|Date of Birth||August 20, 1889|
|Place of Birth||Rome, Iowa|
|Country||United States of America|
|Next of Kin||Nina Freeman, sister, of Villisca, Iowa, U.S.A.|
|Trade / Calling||Fireman|
|Service Record||Link to Service Record|
|Force||Canadian Expeditionary Force|
|Enlisted / Conscripted||Enlisted|
|Place of Enlistment||Calgary, Alberta|
|Age at Enlistment||26|
|Theatre of Service||Europe|
|Prisoner of War||No|
|Date of Death||November 18, 1916|
|Age at Death||27|
|Buried At||Regina Trench Cemetery, France|
|Plot||I. E. 27.|
According to his attestation papers, John Freeman* was born on 20 August 1889 in Rome, Iowa, USA. Found in the 1911 Canada census, it showed that John had immigrated to Canada in 1910, settling in Keewatin, Ontario. At that time his occupation was general labourer and he was a lodger at 82 Front Street.
John Freeman enlisted in Calgary on 8 January 1916, giving his sister Nina Freeman of Villisca, Iowa as next of kin. His occupation was listed as fireman. With the 82nd Battalion, he embarked from Halifax aboard the Empress of Britain on 20 May 1916. In July he was transferred to the 9th Reserve Battalion at Shorncliffe, a battalion that had been created to provide reinforcements for the Canadian Corps in the field, and then on to the 54th Battalion on 21 August 1916.
Less than three months later, on 18 November 1916, Private John Freeman had lost his life. The CEF Burial Registers state that as part of the 54th Battalion, he had previously been reported as missing but was now reported as killed in action:
‘He was killed by shell fire whilst taking part in an attack on Desire Trench, Courcelette, France.’ From the War Diary for the 54th Battalion, 18 November 1916: ‘Very cold and commenced snowing in early morning, which later turned into rain. The Battalion strength of 12 Officers and 500 O.R. assembled for attack on DESIRE SUPPORT TRENCH. ‘The Battalion moved out from trenches and formed up close behind the barrage, opening out into 4 waves as the barrage advanced. ‘The operation was conducted with great precision and exactly in accordance with orders received, the men showing the greatest intelligence, endurance and courage. During the six days the Battalion was in the line the weather conditions were very trying, four days of very cold weather being followed by snow and rain. Total casualties:- 2 offc killed 11 wounded. 42 O.R. killed 160 wounded 23 missing.’
Private John Freeman is interred in the Regina Trench Cemetery at Courcelette, 5.5 northeast of Albert France. He is commemorated on page 88 of the First World War Book of Remembrance in Ottawa, on the Keewatin Cenotaph in Beatty Park in Keewatin, Ontario, on the Lake of the Woods Milling Company Honour Roll plaque, on the Douglas Fraser Roll of Honour plaque for the Town of Keewatin, and on the Municipality of Keewatin For King and Country plaque.
By Judy Stockham
*It appears that Gerald Freeman used his brother John’s name as an alias in Canada.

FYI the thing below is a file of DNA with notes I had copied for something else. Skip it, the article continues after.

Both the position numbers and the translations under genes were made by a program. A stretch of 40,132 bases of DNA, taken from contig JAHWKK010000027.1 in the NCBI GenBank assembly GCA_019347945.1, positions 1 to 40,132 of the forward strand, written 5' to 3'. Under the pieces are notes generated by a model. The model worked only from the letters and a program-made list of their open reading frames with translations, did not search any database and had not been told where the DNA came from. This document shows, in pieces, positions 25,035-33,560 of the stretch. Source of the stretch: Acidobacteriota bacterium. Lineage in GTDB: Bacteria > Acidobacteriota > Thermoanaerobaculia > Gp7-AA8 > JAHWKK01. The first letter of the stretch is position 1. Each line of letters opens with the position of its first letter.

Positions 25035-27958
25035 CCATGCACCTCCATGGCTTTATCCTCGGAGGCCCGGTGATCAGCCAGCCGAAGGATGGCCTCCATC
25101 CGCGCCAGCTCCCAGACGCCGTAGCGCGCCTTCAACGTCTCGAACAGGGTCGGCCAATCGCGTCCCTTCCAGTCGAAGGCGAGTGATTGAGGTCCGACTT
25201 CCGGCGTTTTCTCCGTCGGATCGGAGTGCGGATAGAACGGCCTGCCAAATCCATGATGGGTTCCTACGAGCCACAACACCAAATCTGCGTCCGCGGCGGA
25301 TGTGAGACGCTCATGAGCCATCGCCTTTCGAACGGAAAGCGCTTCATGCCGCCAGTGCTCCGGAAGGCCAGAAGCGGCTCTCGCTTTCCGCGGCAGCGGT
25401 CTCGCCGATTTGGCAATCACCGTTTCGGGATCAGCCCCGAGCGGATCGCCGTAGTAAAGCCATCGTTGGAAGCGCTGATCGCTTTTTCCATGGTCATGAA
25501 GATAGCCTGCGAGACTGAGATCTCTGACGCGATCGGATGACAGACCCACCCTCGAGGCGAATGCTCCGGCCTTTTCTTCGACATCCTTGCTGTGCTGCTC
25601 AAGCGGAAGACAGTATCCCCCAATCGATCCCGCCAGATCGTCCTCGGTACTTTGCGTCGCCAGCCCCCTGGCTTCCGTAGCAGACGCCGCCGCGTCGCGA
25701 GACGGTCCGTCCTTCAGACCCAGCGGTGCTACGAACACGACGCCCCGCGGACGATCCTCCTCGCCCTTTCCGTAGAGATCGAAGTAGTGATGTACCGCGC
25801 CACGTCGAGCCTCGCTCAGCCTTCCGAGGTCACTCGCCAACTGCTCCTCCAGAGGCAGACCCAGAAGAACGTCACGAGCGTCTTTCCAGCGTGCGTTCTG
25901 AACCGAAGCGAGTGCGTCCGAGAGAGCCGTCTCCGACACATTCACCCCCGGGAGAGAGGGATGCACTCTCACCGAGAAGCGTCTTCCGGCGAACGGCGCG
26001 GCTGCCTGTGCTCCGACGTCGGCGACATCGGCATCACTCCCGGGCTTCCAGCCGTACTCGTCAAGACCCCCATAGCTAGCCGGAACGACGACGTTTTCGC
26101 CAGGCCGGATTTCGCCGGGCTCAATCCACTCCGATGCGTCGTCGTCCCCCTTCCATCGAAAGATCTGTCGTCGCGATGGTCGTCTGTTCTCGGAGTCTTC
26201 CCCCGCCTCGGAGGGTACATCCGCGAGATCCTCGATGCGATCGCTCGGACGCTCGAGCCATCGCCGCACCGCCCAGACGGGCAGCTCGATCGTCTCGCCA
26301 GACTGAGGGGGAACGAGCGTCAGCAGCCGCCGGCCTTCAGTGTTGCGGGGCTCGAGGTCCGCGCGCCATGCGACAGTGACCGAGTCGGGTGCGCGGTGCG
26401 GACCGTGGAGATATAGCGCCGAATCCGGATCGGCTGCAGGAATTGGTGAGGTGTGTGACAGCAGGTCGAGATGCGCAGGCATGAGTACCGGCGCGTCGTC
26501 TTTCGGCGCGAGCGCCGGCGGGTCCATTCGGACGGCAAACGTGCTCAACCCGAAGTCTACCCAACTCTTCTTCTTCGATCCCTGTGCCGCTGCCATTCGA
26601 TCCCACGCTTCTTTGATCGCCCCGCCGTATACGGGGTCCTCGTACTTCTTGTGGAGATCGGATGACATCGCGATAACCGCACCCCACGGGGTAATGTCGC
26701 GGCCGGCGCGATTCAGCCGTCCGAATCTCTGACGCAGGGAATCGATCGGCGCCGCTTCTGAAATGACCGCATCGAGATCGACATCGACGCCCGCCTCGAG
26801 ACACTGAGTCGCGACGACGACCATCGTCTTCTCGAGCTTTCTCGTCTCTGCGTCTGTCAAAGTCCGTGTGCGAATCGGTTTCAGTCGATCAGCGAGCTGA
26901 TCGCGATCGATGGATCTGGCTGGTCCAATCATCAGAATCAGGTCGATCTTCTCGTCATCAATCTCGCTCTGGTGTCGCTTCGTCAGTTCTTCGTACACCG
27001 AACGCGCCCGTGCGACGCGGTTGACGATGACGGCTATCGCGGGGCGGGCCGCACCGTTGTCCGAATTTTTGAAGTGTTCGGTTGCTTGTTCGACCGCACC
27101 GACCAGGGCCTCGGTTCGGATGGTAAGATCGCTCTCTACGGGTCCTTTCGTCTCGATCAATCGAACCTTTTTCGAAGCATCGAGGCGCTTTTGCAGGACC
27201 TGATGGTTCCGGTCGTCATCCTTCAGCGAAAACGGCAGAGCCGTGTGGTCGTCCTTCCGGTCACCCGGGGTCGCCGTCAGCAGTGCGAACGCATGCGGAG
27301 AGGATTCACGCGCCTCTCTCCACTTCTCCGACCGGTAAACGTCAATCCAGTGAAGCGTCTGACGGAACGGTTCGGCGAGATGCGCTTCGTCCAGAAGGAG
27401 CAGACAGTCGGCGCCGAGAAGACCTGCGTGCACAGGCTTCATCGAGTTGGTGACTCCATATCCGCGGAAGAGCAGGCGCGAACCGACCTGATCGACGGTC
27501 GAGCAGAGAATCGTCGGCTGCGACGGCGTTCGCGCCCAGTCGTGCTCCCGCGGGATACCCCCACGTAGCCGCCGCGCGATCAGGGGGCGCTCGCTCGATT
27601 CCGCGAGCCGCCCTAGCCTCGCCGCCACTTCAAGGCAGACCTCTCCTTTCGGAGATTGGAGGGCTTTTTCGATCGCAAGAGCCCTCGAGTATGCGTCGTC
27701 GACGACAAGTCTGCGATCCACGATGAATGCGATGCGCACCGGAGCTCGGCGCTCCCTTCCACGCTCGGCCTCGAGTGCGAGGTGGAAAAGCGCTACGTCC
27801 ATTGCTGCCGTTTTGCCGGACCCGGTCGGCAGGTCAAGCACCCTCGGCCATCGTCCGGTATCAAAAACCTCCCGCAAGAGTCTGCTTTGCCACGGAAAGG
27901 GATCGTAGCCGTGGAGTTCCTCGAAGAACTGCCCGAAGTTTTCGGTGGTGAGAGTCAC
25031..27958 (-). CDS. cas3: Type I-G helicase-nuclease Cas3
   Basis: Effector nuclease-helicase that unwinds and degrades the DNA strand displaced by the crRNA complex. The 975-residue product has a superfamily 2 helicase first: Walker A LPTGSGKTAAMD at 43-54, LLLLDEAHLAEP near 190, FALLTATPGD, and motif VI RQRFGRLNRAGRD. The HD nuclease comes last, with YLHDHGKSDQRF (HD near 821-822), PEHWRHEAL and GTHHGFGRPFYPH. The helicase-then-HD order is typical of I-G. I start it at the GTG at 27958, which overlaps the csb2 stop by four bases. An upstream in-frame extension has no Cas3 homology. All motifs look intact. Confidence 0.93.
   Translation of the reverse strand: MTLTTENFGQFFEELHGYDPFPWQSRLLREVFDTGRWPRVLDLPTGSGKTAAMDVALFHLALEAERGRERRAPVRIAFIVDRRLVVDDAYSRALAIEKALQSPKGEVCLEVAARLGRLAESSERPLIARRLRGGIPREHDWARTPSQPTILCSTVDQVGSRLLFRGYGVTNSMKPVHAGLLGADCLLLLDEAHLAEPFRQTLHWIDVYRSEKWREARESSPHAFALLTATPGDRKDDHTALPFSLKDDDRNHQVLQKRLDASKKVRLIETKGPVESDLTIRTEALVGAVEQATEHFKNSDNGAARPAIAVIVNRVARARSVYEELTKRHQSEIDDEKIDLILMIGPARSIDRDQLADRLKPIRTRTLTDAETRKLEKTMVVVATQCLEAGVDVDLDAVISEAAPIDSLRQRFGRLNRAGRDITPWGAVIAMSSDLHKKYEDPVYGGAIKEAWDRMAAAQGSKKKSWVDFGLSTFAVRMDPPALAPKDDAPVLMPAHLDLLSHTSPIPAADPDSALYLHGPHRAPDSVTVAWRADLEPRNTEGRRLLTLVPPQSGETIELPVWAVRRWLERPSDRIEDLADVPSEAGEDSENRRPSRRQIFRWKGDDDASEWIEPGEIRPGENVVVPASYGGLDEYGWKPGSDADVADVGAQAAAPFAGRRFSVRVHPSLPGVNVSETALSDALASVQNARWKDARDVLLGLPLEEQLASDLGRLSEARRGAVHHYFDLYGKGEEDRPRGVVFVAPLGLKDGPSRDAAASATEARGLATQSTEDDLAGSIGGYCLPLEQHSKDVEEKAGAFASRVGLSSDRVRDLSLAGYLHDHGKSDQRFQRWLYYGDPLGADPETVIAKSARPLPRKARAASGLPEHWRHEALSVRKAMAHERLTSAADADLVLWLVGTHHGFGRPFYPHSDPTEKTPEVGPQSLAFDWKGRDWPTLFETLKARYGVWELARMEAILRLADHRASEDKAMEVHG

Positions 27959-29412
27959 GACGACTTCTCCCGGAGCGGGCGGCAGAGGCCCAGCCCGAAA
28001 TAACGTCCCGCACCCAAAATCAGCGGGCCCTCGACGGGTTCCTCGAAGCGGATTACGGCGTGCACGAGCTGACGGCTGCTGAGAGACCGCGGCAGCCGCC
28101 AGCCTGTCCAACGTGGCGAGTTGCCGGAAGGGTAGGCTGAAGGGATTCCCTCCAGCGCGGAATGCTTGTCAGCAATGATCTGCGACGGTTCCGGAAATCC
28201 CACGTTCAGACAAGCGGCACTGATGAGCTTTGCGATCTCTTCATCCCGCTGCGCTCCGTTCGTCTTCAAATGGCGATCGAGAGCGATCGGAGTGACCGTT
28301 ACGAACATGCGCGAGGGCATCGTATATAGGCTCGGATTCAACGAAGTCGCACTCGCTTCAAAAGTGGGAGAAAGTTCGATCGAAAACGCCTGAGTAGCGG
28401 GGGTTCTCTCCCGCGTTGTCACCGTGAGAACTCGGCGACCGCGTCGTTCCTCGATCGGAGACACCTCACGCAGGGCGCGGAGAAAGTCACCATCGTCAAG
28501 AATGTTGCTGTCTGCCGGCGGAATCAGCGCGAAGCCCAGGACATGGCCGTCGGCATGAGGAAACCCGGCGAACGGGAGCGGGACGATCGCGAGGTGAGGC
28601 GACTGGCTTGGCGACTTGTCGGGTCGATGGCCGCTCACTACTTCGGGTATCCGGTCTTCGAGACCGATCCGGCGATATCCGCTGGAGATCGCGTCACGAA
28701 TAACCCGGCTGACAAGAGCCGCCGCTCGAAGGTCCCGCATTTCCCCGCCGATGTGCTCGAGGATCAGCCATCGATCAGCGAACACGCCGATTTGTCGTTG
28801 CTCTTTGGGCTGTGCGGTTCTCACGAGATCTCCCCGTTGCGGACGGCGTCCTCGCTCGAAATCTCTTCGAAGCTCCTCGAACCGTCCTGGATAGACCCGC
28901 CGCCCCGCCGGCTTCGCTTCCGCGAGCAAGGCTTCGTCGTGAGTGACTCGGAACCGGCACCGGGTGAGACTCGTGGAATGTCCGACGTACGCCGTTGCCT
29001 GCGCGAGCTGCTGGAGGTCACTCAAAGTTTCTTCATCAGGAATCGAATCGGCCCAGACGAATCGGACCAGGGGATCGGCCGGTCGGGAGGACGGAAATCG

An Iowa birth record is available for John Russel Freeman, born 2 March 1894 in Rome, Iowa (current population 117), parents given as Frank C Freeman and Mary Pencil (Iowa Births and Christenings, 1830-1950 Index, FamilySearch, Salt Lake City, FHL Film Number 965933). On the 1900 US Federal Census for Iowa, a Freeman family is found in Tippecanoe, Iowa, another very small rural community just 9 miles from Rome, Iowa. On this census John’s brother Gerald has his birth date as August 1889 while once again John’s is given as March 1894. Other members of the household are Frank (father) age 33, sister Nina, age 8, and Frank’s mother Viletta, age 58 (Year 1900; Census, Place: Tippecanoe, Henry, Iowa, Roll 437, page 14A; Enumeration District 38; FHL microfilm: 12404370). In the 1905 Iowa State Census for Rome, Gerald, Nina, and John are living with or as neighbours with another Freeman family, the father no longer with them (Ancestry.com. Iowa State Census Collection, 1836-1925 [database on-line] Provo, Ut, USA). In 1915 in the Iowa State Census John R Freeman, born about 1893 in Rome, Iowa, was living in Pottawattamie, Iowa (same source as 1905 census) and sister Nina was in nearby Glenwood (same source citation). There is also a WW1 US Draft Registration card for John Russel Freeman for 5 June 1917 in Council Bluffs, Pottawattamie, born in Rome but birth date given as 2 March 1893 (Registration State: Iowa; registration County Pottawattamie, roll: 1642992). John is found again for a few years in a US city directory for Council Bluffs, Pottawattamie, by 1919 with a wife named Elsie (Ancestry.com, US city Directories, 1821-1989, Beta, [database on-line] Provo, UT). There is a Social Security death registration for a John Freeman born 2 March 1894, who died July 1975 in Yountville, Napa, California and who had been living in Nebraska before 1951 (Number 505-01-5439, Issure State: Nebraska, Issue Date: before 1951, taken from Ancestry.com).After the 1905 Iowa census there was no further trace of Gerald. Actual birth records for Gerald and Nina were not found.
Given that John Freeman, born 2 March 1894 stayed in the area as found on a number sources, and that Gerald, born August 1889, could not be found in the US after 1905 and that the birth date given on the Canadian attestation papers for John Freeman matches Gerald’s, in all likelihood it was actually Gerald that came to Canada, served during the war and lost his life in doing so, assuming the first name of John somewhere along the line. Further confirmation was found in his service record as his plaque and scroll was sent to his brother J R Freeman after the war.